La Cocina provides much-needed understanding and mental health care to the Latinx community

“I didn’t know what to do or where to go,” Gonzalez continued. In desperation, she said she decided to open up to her employer at the time, La Cocina.

Cocine is a not-for-profit mental health care clinic. They are Latinx based, Latinx lead and Latinx serving.

The founder and CEO of La Cocina, Janina Farinotlike, Ph.D.

The literal translation of La Cocina is “the kitchen”. The story of their name comes from Agricultural Workers Movement with Dolores Huerta and Cesar Chavez. “They used to organize in the kitchens…and they would often close their meetings saying, ‘All revolutions start in the kitchen,'” La Cocina founder and CEO Janina Fari said.notlike, Ph.D.

La Cocina started after the 2016 election when they noticed the rising rates of anxiety and depression among immigrant groups. Their team now includes over 17 professionals, including trained psychologists, counselors, social workers, marriage and family therapists, mentors and educators, and health promoters.

As an organization, they serve nine counties in Colorado. So far, La Cocina claims to have facilitated mental health recovery for more than 1,000 Latinx families. Their multidisciplinary teams have grown to include trainers and program managers.

“People believe that the mental health of our community was much worse than that of white communities. But that’s really a misconception,” Fari said.notas.

“In the Latinx community, people are getting too many diagnoses of mental illness. That’s true for some groups, but when it comes to children with developmental disabilities or children with a non-neurotypical developmental presentation, one of the things that happens is that they’re underdiagnosed said Fari.notas.

She said people in schools might notice something different with the child, but because the child is bilingual or monolingual Spanish-speaking, Farinotas said, they might not talk about it and think it will work out.

“The problem with this view is that there is a very big difference between being bilingual and having needs that are perhaps different from those of the other children in the school. This pattern, she said, is what leads many families like Gonzalez’s to go undiagnosed for a long time.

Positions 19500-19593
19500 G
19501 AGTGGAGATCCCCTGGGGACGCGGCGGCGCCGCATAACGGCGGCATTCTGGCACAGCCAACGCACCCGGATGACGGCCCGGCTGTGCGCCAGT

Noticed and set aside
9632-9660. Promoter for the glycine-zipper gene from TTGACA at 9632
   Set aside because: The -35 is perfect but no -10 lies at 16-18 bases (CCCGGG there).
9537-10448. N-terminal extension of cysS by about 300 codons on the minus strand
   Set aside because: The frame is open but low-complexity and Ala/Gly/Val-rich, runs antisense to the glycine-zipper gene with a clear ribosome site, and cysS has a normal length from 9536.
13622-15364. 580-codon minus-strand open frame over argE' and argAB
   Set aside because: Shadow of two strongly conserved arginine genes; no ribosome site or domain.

As bilingual and multicultural people themselves, the professionals at La Cocina can see where the child may need additional support.

“There is an important role for us at La Cocina to collaborate with school systems so that we can prevent this,” Fari said.notas.

This is one of their main missions at La Cocina: to ensure that families are supported and receive the help they need.

“This piece about allowing our community to really define for themselves what the healing journey is, which needs to be centered,” Fari said.notas.

La Cocina accepts referrals from other agencies and people can also call them directly. Services are completely free and La Cocina offers a variety of programs, including some for new parents.

“It was a blessing for me to have them. They not only helped me fight for my son, but they also helped me fight for my own sanity,” Gonzalez said.

La Cocina supported her through the transition to the new school, taught her about her son’s rights as a student with special needs, and also gave him therapy sessions for a year.

“I got to the point where I can now talk about it, there was a time when I was crying,” Gonzalez said. She gives huge credit to her support system with La Cocina. “They are now my family; I love them and feel completely comfortable and empowered around them.

Sonia Gutierrez is a multimedia journalist at Rocky Mountain PBS. You can reach her at [email protected].

Julio Sandoval is a multimedia journalist at Rocky Mountain PBS. You can reach him at [email protected].

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